Last week, someone asked me to clarify the question: “Does God change His mind?” Since the evidence I presented only covered 2 situations, they seem to think the answer needed amplification. So, over the next 2 weeks, I will try to give a more thorough treatment.

Malachi 3:6 declares, “I the LORD do not change.” Similarly, James 1:17 tells us, “Every good and perfect gift is from above, coming down from the Father of the heavenly lights, who does not change like shifting shadows.” Num. 23:19 is clear: “God is not a man, that He should lie, nor a son of man, that He should change His mind. Does He speak and then not act? Does He promise and not fulfill?”

Based on these verses, no, God does not change. God is unchanging and unchangeable. He is also all-wise. So, He cannot “change His mind” in the sense of realizing a mistake, backtracking and trying a new tack.

How then do we explain verses that seem to say that God does change His mind? Verses such as Gen. 6:6, “The LORD was grieved that He had made man on the earth, and His heart was filled with pain.” Ex. 32:14 proclaims, “Then the LORD relented and did not bring on His people the disaster He had threatened.” The story in Jonah 3 also seem to indicate the Lord “repenting” or “relenting” of something and seem to contradict the doctrine of God’s immutability.

There are two important considerations involving the passages that say God changed His mind. According to, First, we can say statements such as “the LORD was grieved that He had made man on the earth” (Gen. 6:6) are examples of anthropopathism (or anthropopatheia).

Anthropopathism is a figure of speech in which the feelings or thought processes of finite humanity are ascribed to the infinite God. It’s a way to help us understand God’s work from a human perspective. In Gen 6:6 specifically, we understand God’s sorrow over man’s sin. God obviously did not reverse His decision to create man. The fact that we are alive today is proof that God did not “change His mind” about the creation.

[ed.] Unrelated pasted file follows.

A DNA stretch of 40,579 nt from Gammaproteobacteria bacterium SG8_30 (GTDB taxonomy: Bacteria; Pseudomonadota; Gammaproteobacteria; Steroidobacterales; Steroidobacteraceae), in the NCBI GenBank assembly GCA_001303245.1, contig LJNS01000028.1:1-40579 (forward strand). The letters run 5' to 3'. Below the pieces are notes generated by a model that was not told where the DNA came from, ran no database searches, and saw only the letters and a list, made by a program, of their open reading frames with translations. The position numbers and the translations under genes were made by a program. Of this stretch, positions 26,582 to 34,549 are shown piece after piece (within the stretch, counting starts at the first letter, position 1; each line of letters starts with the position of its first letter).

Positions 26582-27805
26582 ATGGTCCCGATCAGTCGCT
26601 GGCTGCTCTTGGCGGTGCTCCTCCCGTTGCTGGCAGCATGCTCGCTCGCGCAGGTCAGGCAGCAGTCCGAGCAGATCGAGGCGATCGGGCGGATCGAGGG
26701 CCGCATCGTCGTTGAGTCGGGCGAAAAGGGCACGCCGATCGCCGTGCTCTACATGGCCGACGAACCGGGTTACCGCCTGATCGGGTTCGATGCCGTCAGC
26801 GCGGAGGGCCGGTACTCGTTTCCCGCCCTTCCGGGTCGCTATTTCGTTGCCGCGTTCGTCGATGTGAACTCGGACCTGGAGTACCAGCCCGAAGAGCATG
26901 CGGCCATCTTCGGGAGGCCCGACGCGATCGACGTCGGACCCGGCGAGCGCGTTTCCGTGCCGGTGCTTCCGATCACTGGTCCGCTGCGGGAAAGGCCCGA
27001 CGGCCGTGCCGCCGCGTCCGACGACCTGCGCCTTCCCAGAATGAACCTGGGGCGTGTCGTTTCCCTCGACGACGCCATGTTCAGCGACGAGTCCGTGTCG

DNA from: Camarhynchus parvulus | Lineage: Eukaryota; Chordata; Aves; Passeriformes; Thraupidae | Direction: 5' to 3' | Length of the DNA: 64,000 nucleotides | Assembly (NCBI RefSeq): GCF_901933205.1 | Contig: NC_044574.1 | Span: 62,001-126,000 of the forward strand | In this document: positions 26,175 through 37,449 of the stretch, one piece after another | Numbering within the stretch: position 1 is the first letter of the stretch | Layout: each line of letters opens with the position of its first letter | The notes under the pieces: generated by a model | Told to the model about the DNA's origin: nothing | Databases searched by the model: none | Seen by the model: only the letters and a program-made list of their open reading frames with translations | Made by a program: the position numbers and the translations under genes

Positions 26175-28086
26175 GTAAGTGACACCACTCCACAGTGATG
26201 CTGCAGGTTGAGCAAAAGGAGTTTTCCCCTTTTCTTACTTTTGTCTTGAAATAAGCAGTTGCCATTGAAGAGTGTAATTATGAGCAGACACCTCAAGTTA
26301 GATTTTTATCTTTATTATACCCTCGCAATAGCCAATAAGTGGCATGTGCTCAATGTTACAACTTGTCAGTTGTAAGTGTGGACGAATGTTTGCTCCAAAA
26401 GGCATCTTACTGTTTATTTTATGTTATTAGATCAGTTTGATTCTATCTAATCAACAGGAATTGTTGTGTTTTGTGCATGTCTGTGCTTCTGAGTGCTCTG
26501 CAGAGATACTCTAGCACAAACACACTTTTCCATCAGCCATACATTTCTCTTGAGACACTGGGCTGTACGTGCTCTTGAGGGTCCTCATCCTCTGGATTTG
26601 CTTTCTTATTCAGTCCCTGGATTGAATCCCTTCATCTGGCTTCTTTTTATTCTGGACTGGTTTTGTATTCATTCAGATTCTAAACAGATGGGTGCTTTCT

Second, we must make a distinction between conditional declarations of God and unconditional determinations of God. In other words, when God said, “I will destroy Nineveh in 40 days,” He was speaking conditionally upon the Assyrians’ response. We know this because the Assyrians repented, and God did not, in fact, carry out the judgment. God did not change His mind; rather, His message to Nineveh was a warning meant to provoke repentance, and His warning was successful.

An example of an unconditional declaration of God is the Lord’s promise to David, “Your house and your kingdom will endure forever before me; your throne will be established forever” (2 Sam. 7:16). There is no qualification expressed or implied in this declaration. No matter what David did or did not do, the word of the Lord would come to pass.

Next week, we will explore the cautionary nature of God’s declarations and how entirely consistent he is in his treatment of his creation.